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Why it’s a good thing Microsoft has given up on its own mobile OS

By Nick Gray May 12, 2018, 6:10 am

The smartphone landscape isn’t what it used to be. When Apple and Google decided to jump into the space, many doubted that they could compete with BlackBerry, Microsoft and Palm. The established players had years of experience and loyal customers, but focused their efforts on business users rather than creating platforms which appealed to the masses.

Fast forward to 2018 and things have changed significantly. Palm is a distant memory and BlackBerry is a shell of what it used to be. Microsoft is still a relevant player in the smartphone space, but not like it used to be. Microsoft hasn’t officially announced that it has given up on Windows Mobile or Windows Phone (doesn’t anyone really remember what they changed the name to last?), but recent changes to Microsoft’s strategy have positioned Microsoft for long-term success.


As surprising as it sounds, Microsoft’s strategy for smartphones has shifted from being the platform that your device runs on to seamless ecosystem integration. The Company no longer cares if you have a Windows device in your pocket, just as long as you’re using Microsoft apps and services. Microsoft has been working hard, creating a comprehensive suite of apps for iOS and Android which rival what Apple and Google offer to their customers. If you really want a  Microsoft phone, you can. Outlook will handle your email and calendar, the Office suite will give you all the work apps you’ll ever need and One Drive is a great replacement for iCloud or Google Drive. Microsoft even has its own launcher and lock screen apps for Android. Add in a dozen or more app like Cortana, Bing Search, Skype and Edge and you could have a smartphone which never uses any of Apple or Google’s apps or services.

But Microsoft is now taking things one step further. During the Build Developers Conference, Microsoft revealed the next phase of its mobile strategy – seamless iOS and Android integration with Windows 10 computers.  

Your Phone app

The new Your Phone app on Windows will allow Android and iOS users to see notifications, view and reply to text messages and even access files from their devices directly from their Windows 10 computer.

A new ‘Your Phone’ experience that enables a window into a user’s phone right from their PC for instant access to text messages, photos and notifications. Imagine being able to quickly drag and drop your phone’s photos into a document on your PC in one swift movement – without having to take your phone out of your pocket. ‘Your Phone’ will begin to roll out in the Windows Insider Program soon.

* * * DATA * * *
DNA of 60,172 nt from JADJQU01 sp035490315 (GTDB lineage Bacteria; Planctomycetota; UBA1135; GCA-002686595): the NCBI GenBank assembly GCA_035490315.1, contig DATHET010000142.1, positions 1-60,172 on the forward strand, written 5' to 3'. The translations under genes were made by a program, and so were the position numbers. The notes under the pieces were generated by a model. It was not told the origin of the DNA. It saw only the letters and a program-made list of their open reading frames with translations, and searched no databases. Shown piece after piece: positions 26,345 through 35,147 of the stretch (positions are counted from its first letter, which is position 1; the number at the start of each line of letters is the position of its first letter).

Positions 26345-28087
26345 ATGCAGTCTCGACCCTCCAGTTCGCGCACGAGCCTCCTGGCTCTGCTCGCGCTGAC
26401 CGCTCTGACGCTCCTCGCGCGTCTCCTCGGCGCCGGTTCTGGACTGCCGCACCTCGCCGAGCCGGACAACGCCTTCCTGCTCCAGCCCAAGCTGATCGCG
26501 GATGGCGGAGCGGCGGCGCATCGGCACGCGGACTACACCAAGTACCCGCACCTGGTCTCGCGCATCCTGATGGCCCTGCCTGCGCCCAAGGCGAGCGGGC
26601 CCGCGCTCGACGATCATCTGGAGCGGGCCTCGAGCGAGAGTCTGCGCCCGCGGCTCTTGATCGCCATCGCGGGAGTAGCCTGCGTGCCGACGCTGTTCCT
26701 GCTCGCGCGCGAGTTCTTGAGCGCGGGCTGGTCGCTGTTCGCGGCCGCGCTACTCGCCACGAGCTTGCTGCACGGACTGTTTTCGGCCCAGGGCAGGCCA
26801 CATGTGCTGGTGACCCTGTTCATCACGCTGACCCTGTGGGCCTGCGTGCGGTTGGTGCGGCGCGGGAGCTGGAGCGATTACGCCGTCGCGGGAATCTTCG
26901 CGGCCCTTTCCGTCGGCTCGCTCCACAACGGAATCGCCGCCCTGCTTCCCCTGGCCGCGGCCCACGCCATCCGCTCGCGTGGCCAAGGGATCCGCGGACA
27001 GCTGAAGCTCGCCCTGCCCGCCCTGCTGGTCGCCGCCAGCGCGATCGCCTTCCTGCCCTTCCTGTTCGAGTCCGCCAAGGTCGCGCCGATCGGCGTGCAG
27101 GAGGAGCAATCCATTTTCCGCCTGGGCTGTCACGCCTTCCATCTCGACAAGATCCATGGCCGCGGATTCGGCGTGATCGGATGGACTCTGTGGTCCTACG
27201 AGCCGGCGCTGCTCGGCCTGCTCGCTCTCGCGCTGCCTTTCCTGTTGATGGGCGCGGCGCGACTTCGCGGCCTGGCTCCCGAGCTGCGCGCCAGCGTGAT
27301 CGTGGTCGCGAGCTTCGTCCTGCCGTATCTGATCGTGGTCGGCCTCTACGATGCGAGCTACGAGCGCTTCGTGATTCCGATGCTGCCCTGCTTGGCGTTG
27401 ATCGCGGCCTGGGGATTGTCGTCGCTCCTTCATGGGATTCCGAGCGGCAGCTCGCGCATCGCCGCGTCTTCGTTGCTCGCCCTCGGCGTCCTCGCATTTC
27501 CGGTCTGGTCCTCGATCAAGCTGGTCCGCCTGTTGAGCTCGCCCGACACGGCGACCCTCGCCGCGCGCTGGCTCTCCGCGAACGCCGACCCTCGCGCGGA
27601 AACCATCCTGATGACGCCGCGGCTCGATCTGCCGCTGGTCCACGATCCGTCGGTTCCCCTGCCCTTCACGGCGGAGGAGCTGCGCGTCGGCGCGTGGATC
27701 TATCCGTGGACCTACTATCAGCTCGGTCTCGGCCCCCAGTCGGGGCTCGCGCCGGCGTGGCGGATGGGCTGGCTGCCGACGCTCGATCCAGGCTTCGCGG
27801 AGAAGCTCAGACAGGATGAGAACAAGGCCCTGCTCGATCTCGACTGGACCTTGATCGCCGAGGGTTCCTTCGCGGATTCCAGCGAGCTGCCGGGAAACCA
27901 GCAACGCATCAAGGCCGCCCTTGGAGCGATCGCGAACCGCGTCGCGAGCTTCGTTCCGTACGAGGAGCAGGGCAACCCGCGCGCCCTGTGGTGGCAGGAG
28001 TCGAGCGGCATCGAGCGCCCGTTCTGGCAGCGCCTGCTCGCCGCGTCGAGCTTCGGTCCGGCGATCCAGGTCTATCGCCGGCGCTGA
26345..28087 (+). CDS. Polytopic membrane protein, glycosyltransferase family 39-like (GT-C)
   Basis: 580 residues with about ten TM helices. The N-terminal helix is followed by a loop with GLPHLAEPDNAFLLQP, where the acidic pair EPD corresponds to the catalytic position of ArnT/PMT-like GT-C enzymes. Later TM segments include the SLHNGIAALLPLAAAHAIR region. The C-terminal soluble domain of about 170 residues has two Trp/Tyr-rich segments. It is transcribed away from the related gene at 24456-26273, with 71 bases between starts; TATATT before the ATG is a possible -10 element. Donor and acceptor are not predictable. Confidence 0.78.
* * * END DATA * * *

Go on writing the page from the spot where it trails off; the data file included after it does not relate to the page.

The concept behind Your Phone isn’t new. Apps like Pushbullet and Airdroid have been doing this for years. But this new app shows Microsoft’s “commitment to meeting our customers where they are – across platforms.”

This is further emphasized by the announcement that Windows Timeline support is coming to Android and iOS. For those of you not familiar with Windows Timeline, it’s a service built into Windows 10 which allows users to resume app sessions on different devices. Microsoft hasn’t shown exactly how the feature will work on Android or iOS, but users should be able to continue working on documents, photos and more on their mobile devices without first needing to save their content to the cloud.

There are a lot of people who are still hoping for a Surface phone and for Microsoft to revive its mobile operating system, but I think Microsoft’s current approach is better for everyone. With more than an 85% market share desktop and laptop market, Microsoft needs to worry more about how the mobile devices we use can integrate better with the computers we use. Your Phone and Windows Timeline integration look to be great first steps.

If Microsoft’s new apps work as seamlessly I hope they do, Windows users will soon find themselves using more Microsoft apps and services on their mobile device. That’s good for Microsoft, but also good for consumers. If Microsoft’s mobile apps gain popularity on Android and iOS, Google and Apple will be forced to innovate even more to simply retain market share on their own platforms.

While Microsoft’s foothold in the smartphone segment isn’t what it was 10 years ago, the company’s new approach has the potential to tip the scales back to its advantage over the next decade.

Do you think Microsoft’s new smartphone strategy will pay off in the long run?


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